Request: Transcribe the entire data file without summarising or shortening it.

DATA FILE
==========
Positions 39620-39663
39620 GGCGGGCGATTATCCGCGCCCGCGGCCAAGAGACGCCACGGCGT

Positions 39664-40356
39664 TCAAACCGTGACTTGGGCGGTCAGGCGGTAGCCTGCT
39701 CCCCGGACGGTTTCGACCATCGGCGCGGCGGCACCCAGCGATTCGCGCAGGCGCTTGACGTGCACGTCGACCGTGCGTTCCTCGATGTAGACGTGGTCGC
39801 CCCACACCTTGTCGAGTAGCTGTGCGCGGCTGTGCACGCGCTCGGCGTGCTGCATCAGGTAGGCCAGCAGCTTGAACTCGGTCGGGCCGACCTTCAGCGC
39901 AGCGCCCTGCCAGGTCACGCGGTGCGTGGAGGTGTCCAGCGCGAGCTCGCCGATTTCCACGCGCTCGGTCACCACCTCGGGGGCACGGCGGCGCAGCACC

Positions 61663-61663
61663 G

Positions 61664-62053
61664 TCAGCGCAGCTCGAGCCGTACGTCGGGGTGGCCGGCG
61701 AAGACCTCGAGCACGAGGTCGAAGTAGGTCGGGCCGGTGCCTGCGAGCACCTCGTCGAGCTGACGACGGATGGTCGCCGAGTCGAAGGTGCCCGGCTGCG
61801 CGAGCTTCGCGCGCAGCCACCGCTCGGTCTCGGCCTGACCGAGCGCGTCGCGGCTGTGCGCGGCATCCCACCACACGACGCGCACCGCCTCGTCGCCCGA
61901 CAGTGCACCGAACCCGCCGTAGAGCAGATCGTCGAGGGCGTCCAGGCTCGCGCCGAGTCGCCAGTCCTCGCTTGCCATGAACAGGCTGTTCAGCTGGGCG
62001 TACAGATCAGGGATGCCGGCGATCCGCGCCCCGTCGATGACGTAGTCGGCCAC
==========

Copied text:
Positions 39620-39663
39620 GGCGGGCGATTATCCGCGCCCGCGGCCAAGAGACGCCACGGCGT

Positions 39664-40356
39664 TCAAACCGTGACTTGGGCGGTCAGGCGGTAGCCTGCT
39701 CCCCGGACGGTTTCGACCATCGGCGCGGCGGCACCCAGCGATTCGCGCAGGCGCTTGACGTGCACGTCGACCGTGCGTTCCTCGATGTAGACGTGGTCGC
39801 CCCACACCTTGTCGAGTAGCTGTGCGCGGCTGTGCACGCGCTCGGCGTGCTGCATCAGGTAGGCCAGCAGCTTGAACTCGGTCGGGCCGACCTTCAGCGC
39901 AGCGCCCTGCCAGGTCACGCGGTGCGTGGAGGTGTCCAGCGCGAGCTCGCCGATTTCCACGCGCTCGGTCACCACCTCGGGGGCACGGCGGCGCAGCACC

Positions 61663-61663
61663 G

Positions 61664-62053
61664 TCAGCGCAGCTCGAGCCGTACGTCGGGGTGGCCGGCG
61701 AAGACCTCGAGCACGAGGTCGAAGTAGGTCGGGCCGGTGCCTGCGAGCACCTCGTCGAGCTGACGACGGATGGTCGCCGAGTCGAAGGTGCCCGGCTGCG
61801 CGAGCTTCGCGCGCAGCCACCGCTCGGTCTCGGCCTGACCGAGCGCGTCGCGGCTGTGCGCGGCATCCCACCACACGACGCGCACCGCCTCGTCGCCCGA
61901 CAGTGCACCGAACCCGCCGTAGAGCAGATCGTCGAGGGCGTCCAGGCTCGCGCCGAGTCGCCAGTCCTCGCTTGCCATGAACAGGCTGTTCAGCTGGGCG
62001 TACAGATCAGGGATGCCGGCGATCCGCGCCCCGTCGATGACGTAGTCGGCCAC